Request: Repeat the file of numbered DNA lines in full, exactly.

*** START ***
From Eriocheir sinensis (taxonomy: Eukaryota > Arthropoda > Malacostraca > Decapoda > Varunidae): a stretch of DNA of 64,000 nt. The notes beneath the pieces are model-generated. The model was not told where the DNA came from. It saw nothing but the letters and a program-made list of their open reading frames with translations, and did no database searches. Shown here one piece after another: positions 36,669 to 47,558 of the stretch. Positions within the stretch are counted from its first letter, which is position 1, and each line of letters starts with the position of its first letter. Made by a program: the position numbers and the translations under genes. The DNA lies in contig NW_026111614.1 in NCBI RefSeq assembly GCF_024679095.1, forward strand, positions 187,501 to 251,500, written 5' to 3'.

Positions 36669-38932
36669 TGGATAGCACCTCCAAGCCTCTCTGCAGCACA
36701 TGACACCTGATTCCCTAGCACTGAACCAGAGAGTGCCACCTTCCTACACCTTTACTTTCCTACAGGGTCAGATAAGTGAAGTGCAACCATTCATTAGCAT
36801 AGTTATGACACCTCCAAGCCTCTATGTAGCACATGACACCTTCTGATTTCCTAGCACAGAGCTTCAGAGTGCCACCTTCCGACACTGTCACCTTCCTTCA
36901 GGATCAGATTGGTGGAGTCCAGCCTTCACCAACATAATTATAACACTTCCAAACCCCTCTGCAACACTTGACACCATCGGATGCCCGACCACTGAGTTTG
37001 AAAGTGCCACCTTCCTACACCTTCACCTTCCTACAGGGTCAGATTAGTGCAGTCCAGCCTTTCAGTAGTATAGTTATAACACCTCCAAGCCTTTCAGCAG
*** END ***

From Eriocheir sinensis (taxonomy: Eukaryota > Arthropoda > Malacostraca > Decapoda > Varunidae): a stretch of DNA of 64,000 nt. The notes beneath the pieces are model-generated. The model was not told where the DNA came from. It saw nothing but the letters and a program-made list of their open reading frames with translations, and did no database searches. Shown here one piece after another: positions 36,669 to 47,558 of the stretch. Positions within the stretch are counted from its first letter, which is position 1, and each line of letters starts with the position of its first letter. Made by a program: the position numbers and the translations under genes. The DNA lies in contig NW_026111614.1 in NCBI RefSeq assembly GCF_024679095.1, forward strand, positions 187,501 to 251,500, written 5' to 3'.

Positions 36669-38932
36669 TGGATAGCACCTCCAAGCCTCTCTGCAGCACA
36701 TGACACCTGATTCCCTAGCACTGAACCAGAGAGTGCCACCTTCCTACACCTTTACTTTCCTACAGGGTCAGATAAGTGAAGTGCAACCATTCATTAGCAT
36801 AGTTATGACACCTCCAAGCCTCTATGTAGCACATGACACCTTCTGATTTCCTAGCACAGAGCTTCAGAGTGCCACCTTCCGACACTGTCACCTTCCTTCA
36901 GGATCAGATTGGTGGAGTCCAGCCTTCACCAACATAATTATAACACTTCCAAACCCCTCTGCAACACTTGACACCATCGGATGCCCGACCACTGAGTTTG
37001 AAAGTGCCACCTTCCTACACCTTCACCTTCCTACAGGGTCAGATTAGTGCAGTCCAGCCTTTCAGTAGTATAGTTATAACACCTCCAAGCCTTTCAGCAG